The situation become both clearer and more confused when we discover the materials used to make the images. Working with Customs and Excise, Parker took shredded video tape from confiscated pornographic videos and created an ink from the Ferric Oxide that gave the tape its magnetic and therefore recording properties. The ink was made from the very physical matter of pornography, the images were therefore erotic both by virtue of what we might see in them, but also by virtue of their material. Of course you could argue that the original film images are long gone, if we were to slide the drawings across the head of a VCR we wouldn’t see ‘adult entertainment’ (and we’d probably get chucked out of the Tate) but the point is that’s it’s our memory that’s at work here. Once we know the origin of the ink, we can’t forget it and our view of the images is irrevocably changed. Somewhere in our minds that contagious magic is at work, as if the very molecules of Ferric Oxide are ‘contaminated’ with the images they once carried, in the same way that the work’s title and our knowledge of the use of Rorschach blots contaminated our first encounter.

It’s a cliché that good art should change the way you look at the world. For me Cornelia Parkers’s work does exactly that. After visiting one of her shows the most ordinary of objects become fascinating artefacts bursting with meaning, memories and stories.

Now if you’ll excuse me, I can hear Pete rummaging in a drawer, he might be about to throw away one of those stories.

(Note: This is reposted from my old blogspot site, largely since a friend pointed out to me how much Cornelia Parker’s work had influenced my short story The Curator. He was right, and though I wasn’t consciously thinking of it at the time the bat-fur earplugs mentioned in the story are a clear steal from the Whispering Gallery earplugs mentioned above. It’s funny how influences creep under your radar without you noticing.)

Between Comfort and Horror: Dorothea Tanning (1910-2012)

Dorothea Tanning - Nue couchée 1969-70 (The Dorothea Tanning Collection and Archive)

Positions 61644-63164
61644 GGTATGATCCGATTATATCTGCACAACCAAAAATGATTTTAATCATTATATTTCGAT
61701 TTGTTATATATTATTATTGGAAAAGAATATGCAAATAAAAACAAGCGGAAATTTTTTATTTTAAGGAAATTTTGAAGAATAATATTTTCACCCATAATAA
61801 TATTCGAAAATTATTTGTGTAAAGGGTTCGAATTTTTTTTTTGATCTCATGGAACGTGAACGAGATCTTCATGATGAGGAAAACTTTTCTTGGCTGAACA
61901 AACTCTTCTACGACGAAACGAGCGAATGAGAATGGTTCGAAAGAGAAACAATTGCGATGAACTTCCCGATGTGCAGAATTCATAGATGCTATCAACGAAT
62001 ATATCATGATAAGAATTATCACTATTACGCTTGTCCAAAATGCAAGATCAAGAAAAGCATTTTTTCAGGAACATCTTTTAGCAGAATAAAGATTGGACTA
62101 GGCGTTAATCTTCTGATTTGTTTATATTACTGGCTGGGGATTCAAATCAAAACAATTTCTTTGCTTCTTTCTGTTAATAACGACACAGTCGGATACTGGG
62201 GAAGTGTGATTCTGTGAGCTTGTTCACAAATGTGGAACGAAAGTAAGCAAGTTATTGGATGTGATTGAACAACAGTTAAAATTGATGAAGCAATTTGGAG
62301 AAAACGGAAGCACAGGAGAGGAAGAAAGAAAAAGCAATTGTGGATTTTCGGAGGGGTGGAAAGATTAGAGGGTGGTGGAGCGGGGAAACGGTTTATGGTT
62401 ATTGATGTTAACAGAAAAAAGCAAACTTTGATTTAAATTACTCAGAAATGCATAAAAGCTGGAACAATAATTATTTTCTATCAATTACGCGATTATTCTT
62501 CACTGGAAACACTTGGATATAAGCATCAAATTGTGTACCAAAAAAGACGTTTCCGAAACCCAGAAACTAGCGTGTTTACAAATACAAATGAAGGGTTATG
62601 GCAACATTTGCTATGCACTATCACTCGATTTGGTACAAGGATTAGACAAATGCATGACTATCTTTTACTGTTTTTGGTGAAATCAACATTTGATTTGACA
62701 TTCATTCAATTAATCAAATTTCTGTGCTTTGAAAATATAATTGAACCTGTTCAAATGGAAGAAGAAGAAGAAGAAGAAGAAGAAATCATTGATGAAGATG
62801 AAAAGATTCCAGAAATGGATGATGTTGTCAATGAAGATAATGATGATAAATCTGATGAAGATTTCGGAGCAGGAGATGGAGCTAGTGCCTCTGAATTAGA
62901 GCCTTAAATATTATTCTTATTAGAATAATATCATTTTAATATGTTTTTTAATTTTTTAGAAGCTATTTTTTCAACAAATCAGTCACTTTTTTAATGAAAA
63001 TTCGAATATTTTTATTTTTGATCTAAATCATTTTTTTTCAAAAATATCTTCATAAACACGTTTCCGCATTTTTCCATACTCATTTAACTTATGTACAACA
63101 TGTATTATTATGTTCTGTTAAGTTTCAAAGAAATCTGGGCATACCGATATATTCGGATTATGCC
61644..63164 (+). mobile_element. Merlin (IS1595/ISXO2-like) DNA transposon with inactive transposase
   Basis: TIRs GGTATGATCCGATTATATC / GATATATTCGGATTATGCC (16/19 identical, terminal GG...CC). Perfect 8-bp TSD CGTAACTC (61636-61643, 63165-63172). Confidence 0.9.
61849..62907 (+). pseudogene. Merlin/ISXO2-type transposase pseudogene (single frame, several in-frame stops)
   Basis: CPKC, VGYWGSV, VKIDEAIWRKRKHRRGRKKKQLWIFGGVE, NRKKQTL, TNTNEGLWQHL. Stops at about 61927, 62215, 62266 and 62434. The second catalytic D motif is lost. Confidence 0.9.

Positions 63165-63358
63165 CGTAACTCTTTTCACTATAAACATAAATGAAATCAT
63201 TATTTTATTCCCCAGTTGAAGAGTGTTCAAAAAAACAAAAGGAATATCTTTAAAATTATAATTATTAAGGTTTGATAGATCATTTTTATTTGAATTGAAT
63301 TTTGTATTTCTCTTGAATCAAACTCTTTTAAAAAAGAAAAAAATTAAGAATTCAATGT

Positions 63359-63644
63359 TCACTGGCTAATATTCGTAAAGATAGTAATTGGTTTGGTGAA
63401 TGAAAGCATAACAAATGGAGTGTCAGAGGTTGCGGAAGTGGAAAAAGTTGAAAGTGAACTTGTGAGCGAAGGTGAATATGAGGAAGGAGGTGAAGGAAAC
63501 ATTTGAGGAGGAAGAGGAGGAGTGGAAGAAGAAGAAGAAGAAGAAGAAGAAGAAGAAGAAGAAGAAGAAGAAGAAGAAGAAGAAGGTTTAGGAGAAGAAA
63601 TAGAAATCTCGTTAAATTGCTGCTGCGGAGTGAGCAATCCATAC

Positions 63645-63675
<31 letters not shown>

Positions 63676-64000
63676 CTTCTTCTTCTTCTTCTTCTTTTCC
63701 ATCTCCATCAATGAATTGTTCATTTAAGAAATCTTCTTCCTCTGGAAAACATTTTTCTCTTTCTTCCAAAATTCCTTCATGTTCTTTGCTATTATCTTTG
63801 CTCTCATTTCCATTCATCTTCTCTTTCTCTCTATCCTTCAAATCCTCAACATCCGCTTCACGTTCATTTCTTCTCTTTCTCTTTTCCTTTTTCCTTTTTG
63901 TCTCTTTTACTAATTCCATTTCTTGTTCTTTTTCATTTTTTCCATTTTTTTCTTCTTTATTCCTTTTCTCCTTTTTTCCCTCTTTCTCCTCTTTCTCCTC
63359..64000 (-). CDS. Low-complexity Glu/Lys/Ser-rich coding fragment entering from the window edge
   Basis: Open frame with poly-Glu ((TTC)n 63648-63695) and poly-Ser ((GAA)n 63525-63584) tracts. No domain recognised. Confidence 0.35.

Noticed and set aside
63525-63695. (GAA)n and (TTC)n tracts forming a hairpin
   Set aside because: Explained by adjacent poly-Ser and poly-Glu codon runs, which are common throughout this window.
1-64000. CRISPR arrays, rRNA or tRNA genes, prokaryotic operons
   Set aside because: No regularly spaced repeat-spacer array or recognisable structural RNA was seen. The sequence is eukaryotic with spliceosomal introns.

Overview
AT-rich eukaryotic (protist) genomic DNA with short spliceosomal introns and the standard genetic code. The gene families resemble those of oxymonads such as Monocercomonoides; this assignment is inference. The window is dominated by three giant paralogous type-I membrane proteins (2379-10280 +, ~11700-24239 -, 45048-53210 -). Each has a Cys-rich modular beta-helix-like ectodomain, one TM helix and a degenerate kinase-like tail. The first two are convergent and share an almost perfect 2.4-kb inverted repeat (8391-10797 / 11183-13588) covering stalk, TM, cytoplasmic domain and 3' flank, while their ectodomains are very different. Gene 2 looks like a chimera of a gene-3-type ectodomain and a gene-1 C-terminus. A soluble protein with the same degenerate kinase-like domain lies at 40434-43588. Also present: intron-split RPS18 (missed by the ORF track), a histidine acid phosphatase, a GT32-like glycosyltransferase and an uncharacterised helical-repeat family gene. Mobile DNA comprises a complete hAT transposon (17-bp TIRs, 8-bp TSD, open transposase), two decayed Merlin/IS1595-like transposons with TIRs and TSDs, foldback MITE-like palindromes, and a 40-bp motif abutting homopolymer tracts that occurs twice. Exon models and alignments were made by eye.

I’ve spent the day writing an article on Surrealism generally and in particular the work of the male artists of the movement. I should point out that since the subject of the piece is my old friend the Minotaur, the gender bias involved was driven by the subject rather than a sin of omission. In fact if I was to write a more generalised piece on the movement  I think the balance would definitely be tilted in the other direction, as it’s the work of artists such as Lee Miller, Louise Bourgeoise, Meret Openheim and Leonora Carrington that really fascinates me. It’s not that I find the work of the male artists uninteresting, just that, perhaps as a function of my own gender I find them easier to pin down, less challenging.

It’s therefore a touch ironic that it was only when I called it a day today and pulled my head out of the books on Man Ray, Dali, Picasso and Masson that I learned of the death of Dorothea Tanning, and it seemed only right to put down a few words of appreciation for this often overlooked artist.

I vividly remember seeing  Eine Kleine Nachtmusik at the age of about 13. Then as now themes of dreams and fantasy fascinated me and it pulled me in far more than Dali’s Metamorphosis of Narcissus that was hanging nearby. Looking at it now with hindsight I think I can see why  – of the two dream images it is Tanning’s image of a girl venturing out onto a landing to be confronted by an apparently animated giant sunflower that speaks honestly of childhood nocturnal fears. The sparse composition, the empty corridor disappearing into the distance, the multiple doors and the apparently innocent object made threatening by its monstrous scale all come together to create a landscape that seem genuinely dream-like, by comparison Dali’s painting seems like a junk-shop arrangement of ideas – one painting looks like a child’s nightmare, the other seems like a painting of an adult thinking about what a nightmare should look like.